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What everyone's getting wrong about Google's Project Fi: Saving money isn't the point

Jared Newman | April 27, 2015
If you only pay attention to pricing, there's not much reason to care about Project Fi, the new wireless service that Google unveiled this week.

But even this system wasn't perfect. To use all of Google Voice's features with your main number, you still had to own an entirely separate number through your wireless carrier. With Project Fi, all these capabilities are built into the wireless service. In a way, it's what Google Voice should have been all along.

Where Fi goes now

Interesting as Project Fi is, Google paints it as merely an experiment, not a direct assault on the mobile broadband business. This could just be diplomatic posturing — after all, Google can't really take an axe to wireless carriers when it's relying on their networks — but it's more likely that the company is trying to wield its influence indirectly.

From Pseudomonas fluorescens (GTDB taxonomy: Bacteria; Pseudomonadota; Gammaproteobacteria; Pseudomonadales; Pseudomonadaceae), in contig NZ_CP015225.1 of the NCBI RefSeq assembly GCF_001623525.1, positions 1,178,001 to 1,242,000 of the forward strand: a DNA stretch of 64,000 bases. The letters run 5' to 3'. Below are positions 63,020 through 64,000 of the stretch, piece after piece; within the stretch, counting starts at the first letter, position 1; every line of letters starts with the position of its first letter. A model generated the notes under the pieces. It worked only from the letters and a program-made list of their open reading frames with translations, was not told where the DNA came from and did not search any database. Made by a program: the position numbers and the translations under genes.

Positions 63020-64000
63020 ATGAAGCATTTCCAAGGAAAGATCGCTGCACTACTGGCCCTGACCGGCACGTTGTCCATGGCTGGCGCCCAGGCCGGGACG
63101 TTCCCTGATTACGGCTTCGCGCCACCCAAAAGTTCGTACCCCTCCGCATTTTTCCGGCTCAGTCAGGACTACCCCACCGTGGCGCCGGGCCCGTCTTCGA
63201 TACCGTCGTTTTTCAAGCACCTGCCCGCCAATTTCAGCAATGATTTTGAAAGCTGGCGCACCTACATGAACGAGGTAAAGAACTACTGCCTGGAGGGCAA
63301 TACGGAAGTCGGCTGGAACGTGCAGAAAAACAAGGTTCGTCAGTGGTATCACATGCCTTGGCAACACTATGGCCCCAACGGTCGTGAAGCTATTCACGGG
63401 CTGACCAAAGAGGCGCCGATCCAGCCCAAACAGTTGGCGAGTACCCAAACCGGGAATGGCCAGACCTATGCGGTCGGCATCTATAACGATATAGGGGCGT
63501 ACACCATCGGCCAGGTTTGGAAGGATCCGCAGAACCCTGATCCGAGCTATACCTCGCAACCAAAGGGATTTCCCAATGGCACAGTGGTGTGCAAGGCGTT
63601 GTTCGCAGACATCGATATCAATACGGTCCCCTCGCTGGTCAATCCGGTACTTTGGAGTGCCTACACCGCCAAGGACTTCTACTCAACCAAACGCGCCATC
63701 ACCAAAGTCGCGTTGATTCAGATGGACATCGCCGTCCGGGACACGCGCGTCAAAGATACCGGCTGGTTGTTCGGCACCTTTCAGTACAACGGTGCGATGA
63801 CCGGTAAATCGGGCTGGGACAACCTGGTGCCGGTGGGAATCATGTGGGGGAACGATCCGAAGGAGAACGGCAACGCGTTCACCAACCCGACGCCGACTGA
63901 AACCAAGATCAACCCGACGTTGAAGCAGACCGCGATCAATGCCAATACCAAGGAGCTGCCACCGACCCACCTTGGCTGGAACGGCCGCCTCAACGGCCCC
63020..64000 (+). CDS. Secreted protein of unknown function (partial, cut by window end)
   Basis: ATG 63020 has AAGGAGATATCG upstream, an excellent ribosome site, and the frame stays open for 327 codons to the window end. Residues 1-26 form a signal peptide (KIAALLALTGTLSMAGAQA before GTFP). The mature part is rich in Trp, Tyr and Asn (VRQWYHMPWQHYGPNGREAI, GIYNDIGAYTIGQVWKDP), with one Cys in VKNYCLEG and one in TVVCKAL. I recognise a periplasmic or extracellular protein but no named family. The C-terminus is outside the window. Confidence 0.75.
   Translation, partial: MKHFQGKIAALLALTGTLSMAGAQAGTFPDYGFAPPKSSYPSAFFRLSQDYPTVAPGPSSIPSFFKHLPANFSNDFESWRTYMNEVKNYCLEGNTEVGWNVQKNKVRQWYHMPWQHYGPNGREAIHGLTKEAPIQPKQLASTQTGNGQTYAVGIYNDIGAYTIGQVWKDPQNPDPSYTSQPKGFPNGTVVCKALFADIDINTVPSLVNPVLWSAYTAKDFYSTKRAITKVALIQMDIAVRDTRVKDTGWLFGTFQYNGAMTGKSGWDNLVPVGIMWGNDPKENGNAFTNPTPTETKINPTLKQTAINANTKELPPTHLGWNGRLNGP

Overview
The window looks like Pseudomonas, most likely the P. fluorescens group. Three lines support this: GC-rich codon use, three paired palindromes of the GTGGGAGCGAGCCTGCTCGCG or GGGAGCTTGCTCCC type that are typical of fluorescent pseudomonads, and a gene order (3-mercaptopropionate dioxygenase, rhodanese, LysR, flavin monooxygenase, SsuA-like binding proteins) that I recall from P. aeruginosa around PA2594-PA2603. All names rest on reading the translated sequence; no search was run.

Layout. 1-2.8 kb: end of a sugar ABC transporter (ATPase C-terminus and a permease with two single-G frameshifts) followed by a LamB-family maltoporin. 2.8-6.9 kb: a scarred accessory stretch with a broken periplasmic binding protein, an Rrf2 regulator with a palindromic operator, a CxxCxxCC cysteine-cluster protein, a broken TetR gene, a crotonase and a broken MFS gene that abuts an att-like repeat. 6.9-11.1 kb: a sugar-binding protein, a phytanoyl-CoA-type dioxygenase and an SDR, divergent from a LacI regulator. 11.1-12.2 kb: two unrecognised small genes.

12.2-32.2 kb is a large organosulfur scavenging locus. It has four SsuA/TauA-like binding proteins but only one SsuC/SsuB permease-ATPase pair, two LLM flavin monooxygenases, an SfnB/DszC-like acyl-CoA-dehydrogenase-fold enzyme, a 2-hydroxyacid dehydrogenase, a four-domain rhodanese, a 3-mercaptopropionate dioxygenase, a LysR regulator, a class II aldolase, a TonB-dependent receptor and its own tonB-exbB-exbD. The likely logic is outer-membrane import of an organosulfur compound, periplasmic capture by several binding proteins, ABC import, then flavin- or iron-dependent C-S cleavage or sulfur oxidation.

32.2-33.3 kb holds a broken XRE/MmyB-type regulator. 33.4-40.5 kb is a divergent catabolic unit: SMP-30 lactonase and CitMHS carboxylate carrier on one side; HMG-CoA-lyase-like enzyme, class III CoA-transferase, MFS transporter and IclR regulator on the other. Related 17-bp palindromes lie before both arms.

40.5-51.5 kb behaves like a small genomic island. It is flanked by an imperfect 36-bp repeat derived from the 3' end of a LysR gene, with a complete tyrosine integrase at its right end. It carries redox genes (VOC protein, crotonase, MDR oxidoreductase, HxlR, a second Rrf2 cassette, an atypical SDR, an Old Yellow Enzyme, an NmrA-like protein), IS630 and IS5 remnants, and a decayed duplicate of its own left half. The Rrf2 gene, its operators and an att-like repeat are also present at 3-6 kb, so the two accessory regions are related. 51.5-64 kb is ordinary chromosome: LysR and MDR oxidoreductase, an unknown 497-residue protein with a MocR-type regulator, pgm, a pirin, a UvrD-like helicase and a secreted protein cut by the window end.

Imagine, for instance, if Google could convince other carriers to support the cloud phone number, letting users access their calls and text messages through Google Hangouts on any device. To sweeten the deal, perhaps Google could even let carriers tap into the same network of Wi-Fi hotspots that Project Fi will use.

This isn't as crazy as you might think. After all, Google's Nexus phones work in similar fashion, demonstrating the benefits of pure Android to users and the industry. It's taken a while, but phone makers are starting to get it. In time, maybe wireless carriers will as well.


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